11 Mistakes Everyone Makes with Their Air Fryer
They promise low-fat cooking with extra-crispy results, but if you don't use your air fryer properly, your dish may be less than dazzling.
Your air fryer is not getting any air
It might be small—and mighty—but air fryers need their space. That’s because these mini convection ovens rely on a constant flow of air to move the high-temp heat around the food for all-over crispness. Make sure your air fryer has at least five inches of space on all sides, The Kitchn says. And keep it on a stable surface, too, so the vibration won’t send it tumbling onto the floor. Learning how an air fryer cooks your food will help you understand how to cook with it safely.
You use too much oil
Most air fryers call for only a teaspoon or two of oil. If you dump in too much, you’ll get regrettable results. “An air fryer is not a deep fryer,” says Jim Mumford, recipe writer and blogger at Jimcooksfoodgood.com. “I’ve seen people dump two quarts of oil into an air fryer and wonder why their food didn’t work. An air fryer moves very hot air around your food as it bakes, aka a mini convection oven.” It’s not just fries—the foods you can make in an air fryer may surprise you.
The foods are too light
An air fryer’s moving air means light foods could float. “A common mistake I see, that I have done myself, is forgetting that things fly around in the air fryer,” says Anand Bhatt, author of Rock Star Recipes. “So something lightweight like spinach, as it starts to fry, ends up getting up in the heating coil—and then it burns, setting off the smoke alarm.” Make sure you’re using the best air fryers on the market.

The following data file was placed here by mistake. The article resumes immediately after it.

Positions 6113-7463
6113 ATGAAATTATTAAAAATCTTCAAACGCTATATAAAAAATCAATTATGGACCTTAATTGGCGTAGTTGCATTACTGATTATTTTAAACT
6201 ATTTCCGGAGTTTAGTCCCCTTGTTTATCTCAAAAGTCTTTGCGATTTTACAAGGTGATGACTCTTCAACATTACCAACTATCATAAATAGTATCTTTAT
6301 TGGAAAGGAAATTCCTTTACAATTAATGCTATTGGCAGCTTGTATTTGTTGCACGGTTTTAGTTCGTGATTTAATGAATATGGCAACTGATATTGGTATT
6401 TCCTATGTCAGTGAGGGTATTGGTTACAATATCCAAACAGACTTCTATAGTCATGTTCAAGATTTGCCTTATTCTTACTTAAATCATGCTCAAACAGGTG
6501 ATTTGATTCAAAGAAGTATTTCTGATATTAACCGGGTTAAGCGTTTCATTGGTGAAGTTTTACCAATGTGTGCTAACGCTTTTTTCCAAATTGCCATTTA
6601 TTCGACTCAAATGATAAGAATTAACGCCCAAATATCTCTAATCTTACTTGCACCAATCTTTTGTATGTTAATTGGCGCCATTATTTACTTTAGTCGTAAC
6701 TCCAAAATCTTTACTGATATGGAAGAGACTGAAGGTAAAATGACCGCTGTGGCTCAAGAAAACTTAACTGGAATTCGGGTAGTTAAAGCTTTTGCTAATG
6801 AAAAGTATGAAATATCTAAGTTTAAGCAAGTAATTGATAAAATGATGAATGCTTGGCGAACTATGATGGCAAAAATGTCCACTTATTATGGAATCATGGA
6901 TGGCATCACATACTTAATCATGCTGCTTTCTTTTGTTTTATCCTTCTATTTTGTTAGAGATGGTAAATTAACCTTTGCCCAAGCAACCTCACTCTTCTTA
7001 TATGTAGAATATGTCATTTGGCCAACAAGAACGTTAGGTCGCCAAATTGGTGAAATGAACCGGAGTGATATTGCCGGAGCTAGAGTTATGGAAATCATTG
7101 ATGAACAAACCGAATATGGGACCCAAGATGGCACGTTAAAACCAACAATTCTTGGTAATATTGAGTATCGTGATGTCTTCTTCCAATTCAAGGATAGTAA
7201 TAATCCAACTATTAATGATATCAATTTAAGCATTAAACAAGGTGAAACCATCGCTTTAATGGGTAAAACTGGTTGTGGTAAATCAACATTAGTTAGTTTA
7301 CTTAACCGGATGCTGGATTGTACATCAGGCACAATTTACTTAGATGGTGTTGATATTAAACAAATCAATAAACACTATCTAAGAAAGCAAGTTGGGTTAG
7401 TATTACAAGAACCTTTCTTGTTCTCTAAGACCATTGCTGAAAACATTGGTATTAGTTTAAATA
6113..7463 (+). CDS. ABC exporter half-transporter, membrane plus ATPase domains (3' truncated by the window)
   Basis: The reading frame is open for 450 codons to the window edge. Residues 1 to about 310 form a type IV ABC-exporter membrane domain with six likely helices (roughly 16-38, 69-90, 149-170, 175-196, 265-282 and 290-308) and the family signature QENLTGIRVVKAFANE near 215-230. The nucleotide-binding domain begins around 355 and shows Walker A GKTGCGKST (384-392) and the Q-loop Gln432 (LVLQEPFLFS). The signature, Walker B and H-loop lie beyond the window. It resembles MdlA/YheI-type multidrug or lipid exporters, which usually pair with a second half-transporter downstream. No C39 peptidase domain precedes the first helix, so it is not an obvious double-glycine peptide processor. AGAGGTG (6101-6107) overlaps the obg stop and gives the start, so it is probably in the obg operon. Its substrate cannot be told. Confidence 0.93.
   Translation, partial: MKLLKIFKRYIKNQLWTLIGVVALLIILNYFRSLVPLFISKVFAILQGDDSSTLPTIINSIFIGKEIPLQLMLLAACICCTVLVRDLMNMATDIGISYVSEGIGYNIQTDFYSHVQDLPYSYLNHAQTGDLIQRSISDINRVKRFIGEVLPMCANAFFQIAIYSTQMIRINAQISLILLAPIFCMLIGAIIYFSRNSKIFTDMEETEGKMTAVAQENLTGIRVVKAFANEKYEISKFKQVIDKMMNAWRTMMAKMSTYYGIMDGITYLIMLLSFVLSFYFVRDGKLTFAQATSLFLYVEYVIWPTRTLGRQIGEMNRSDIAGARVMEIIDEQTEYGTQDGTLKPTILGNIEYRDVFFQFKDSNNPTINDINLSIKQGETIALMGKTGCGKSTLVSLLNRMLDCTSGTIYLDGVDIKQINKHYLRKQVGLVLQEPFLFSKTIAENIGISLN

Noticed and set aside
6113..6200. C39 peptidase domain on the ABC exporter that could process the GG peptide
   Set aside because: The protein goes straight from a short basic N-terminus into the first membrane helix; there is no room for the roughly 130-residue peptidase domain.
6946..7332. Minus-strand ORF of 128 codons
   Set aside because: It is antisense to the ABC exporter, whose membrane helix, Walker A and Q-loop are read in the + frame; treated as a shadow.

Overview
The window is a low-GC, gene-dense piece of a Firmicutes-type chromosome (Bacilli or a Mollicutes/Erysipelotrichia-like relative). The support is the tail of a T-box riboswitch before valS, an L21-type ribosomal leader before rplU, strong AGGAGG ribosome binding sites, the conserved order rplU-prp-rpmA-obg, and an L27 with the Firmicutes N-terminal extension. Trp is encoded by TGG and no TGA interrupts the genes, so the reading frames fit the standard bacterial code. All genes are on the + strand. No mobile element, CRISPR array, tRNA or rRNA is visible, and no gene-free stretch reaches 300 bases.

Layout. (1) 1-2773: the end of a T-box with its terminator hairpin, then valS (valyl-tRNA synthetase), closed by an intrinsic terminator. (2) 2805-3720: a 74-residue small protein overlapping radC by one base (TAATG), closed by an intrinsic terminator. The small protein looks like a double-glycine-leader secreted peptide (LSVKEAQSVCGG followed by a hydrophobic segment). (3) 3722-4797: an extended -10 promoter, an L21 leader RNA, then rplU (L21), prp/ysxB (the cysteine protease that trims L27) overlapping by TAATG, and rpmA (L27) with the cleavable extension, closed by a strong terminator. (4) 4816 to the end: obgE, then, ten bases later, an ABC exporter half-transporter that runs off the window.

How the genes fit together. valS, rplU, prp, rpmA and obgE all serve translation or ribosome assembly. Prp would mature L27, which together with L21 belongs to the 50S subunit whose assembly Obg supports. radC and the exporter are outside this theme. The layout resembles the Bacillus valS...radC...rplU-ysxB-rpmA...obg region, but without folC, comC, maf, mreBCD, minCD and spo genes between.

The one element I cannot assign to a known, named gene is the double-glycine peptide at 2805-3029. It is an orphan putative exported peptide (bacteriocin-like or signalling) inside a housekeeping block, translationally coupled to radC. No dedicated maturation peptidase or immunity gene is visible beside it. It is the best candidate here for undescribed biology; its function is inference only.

You don’t preheat the air fryer
An air fryer is like an oven: It needs to be hot so it can properly cook whatever you put in it from the moment the door shuts. If it’s too cold, the final food may suffer. Check your recipe’s suggested temperature when you begin pulling out ingredients for cooking. Go ahead and turn the air fryer on so it can be plenty hot when you’re ready to use it. It won’t take long—that small space can reach the right temperature in under five minutes, which makes it great for weeknight cooking. And then check out the simple trick air fryer pros know to get perfectly golden food every time.
You cook in the air fryer without cleaning
A dirty air fryer can be dangerous for your stomach and your nose. “You put yourself at a much higher risk of food contamination if you do not clean your air fryer between uses,” says Candess Zona-Mendola, editor of a food safety blog and a paralegal for a food safety law firm. “Aim to clean your air fryer after every meal that’s cooked in it.” It might seem like a big mess, but it’s quite easy, Zona-Mendola adds. “Just use hot water with a bit of dishwashing liquid. Let the basket soak as long as it needs so you don’t have to scrub off baked-on food. Three minutes of your time will keep your air fryer fresh [and] your tummy safe, and your kitchen won’t stink.”
The foods are too wet